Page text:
Lundberg supports Kentucky clerk jailed for refusing to issue same-sex marriage licenses

September 10th, 2015

UPDATE: The Denver Post’s John Frank asked Lundberg Friday whether he’d back a Colorado clerk who denied same-sex marriage licenses. “I believe that they have that responsibility as an elected official to ask themselves, am I fulfilling my job or not,” Lundberg told The Post. This comment may have led, in part, to the Post’s editorial today pointing out that Lundberg “appears confused about whether state officials can ignore laws they don’t like.” The Post called Lundberg’s stance “disturbing.”


In a string of Facebook posts beginning Sept. 3, Colorado State Sen. Kevin Lundberg hasn’t been shy about his support for Kentucky Clerk Kay Davis, who landed in jail after giving marriage licences to some loving couples but not others.

Who would expect Lundberg to be shy, given his uncompromising stances on social issues in the legislature? But he is a state senator, which is why his fringe view should be aired out by reporters and others. To wit:

On Facebook, Lundberg wrote that Davis is “abiding by the laws of God and man. The Supreme Court and their inferior courts are the ones in violation of the rule of law.”


Good for Kim Davis, the Kentucky county clerk who is refusing to issue “marriage” licenses on the grounds that it violates God’s law, and her conscience.

Have the Federal judges become kings and queens who can fabricate law out of thin air and then throw state government officials in jail for daring to oppose their plans? What Constitutional authority does the Federal Court have to jail this elected official for exercising her best judgement in fulfilling her duties as county clerk? If the people who elected her want her to change, they can speak through any recall procedures the State of Kentucky allows, or vote her out at the next election for county clerk, but the Federal Courts should stay out of areas of law clearly reserved for state jurisdiction.

The courts have certainly seized this power and demonstrated their autocratic intentions long ago, but they do not derive this authority from the Constitution, which is the law of the land.

In my opinion the clerk is abiding by the laws of God and man. The Supreme Court and their inferior courts are the ones in violation of the rule of law.

In a post last week, Lundberg addresses the question of why Davis shouldn’t just resign:

Additionally, many are saying that the clerk is not following the “rule of law.” I submit it is more accurate to say she is not following the rule of the Court. If anyone is actually following the rule of law, it is clerk Davis.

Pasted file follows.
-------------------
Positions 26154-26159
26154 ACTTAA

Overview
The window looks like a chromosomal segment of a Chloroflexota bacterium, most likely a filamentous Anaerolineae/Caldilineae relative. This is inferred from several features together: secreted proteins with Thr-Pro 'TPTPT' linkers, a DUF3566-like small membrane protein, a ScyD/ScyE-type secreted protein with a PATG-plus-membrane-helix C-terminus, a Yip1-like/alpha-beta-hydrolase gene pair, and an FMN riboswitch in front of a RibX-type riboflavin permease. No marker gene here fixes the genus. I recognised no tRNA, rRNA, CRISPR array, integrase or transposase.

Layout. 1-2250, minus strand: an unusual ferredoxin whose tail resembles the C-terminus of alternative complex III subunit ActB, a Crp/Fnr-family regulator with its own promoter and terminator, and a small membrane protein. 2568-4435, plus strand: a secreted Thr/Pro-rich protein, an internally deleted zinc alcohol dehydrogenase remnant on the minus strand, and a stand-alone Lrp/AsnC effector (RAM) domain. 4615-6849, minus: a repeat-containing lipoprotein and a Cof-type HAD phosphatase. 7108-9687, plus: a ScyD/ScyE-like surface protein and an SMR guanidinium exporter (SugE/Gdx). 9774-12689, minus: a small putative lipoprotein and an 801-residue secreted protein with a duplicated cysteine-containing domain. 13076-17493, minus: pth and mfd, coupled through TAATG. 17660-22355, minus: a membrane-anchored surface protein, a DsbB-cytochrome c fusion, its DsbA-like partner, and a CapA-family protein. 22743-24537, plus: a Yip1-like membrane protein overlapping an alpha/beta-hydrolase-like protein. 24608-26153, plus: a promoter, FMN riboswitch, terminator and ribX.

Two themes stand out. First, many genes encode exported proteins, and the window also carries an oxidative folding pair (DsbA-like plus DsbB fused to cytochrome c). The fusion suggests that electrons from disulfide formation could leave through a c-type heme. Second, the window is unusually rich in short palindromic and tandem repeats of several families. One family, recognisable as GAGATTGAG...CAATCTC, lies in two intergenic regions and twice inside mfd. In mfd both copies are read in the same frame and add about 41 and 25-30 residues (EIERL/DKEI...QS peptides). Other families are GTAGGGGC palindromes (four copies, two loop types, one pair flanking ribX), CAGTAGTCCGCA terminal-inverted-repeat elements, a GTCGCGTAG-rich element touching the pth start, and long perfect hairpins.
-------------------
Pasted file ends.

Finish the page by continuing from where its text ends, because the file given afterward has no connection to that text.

Lundberg did not immediately return a call for comment.

Bipartisan support for Colorado’s clean-air laws undermines accusation of Obama overreach

September 8th, 2015

It’s irritating when officials and pundits here in Colorado grandstand about President Obama’s climate change initiatives as being overreach, without pointing out that, as a matter of fact, state efforts to regulate global-warming emissions from power plants have won bipartisan support.

An article in The Denver Post last month reported that Attorney General Cynthia Coffman has decided to sue the federal government to stop Obama’s Clean Coal Plan, which aims to cut carbon dioxide emissions in Colorado by 28 percent from 2012 levels over the next 15 years.

The Post reported that “Coffman describes the measure as another EPA and Obama administration authority overreach.”

To its credit, The Post added this fact:

Colorado lawmakers under a Clean Air, Clean Jobs Act in 2010 required regulated utilities to develop plans for reducing air pollution. These plans launched utilities on efforts to replace coal plants with energy generated using renewable sources and natural gas.

Omitted, however, is the crucial information that Colorado’s Clean Air, Clean Jobs of 2010 received bipartisan support, getting the votes of numerous GOP lawmakers in the Colorado legislature, including muckety-muck Republicans like former state senators Josh Penry and Greg Brophy and former state representatives Frank McNulty, Ellen Roberts, and Amy Stephens.

Thanks to the 2010 law, and other state measures, some of which admittedly had less bipartisan support, Colorado already has a plan to reach 70 percent of the reductions mandated by Obama’s Clean Coal Plan, according to Western Resources Advocates.

Colorado has worked in a bipartisan way to address climate change, and the attorney general should be asked to explain why she’s politicizing and wasting time on a lawsuit that runs counter to  Colorado’s approach to this issue.


Media omission: How will the Planned Parenthood attacks play in next year’s election?

September 5th, 2015

For an RH Reality Check post yesterday, I interviewed some familiar pundits for their take on the question of whether continued attacks on Planned Parenthood, including the recent demand by 30 GOP state lawmakers for an investigation of the women’s health organization, will affect candidates in next year’s election in Colorado.

They offered a range of opinion on the topic, but I think it’s fair to say that, outside of pleasing hard-core Republican voters, the Planned Parenthood attacks were deemed neutral at best and damaging at worst to the GOP’s electoral efforts next year in Colorado. For example: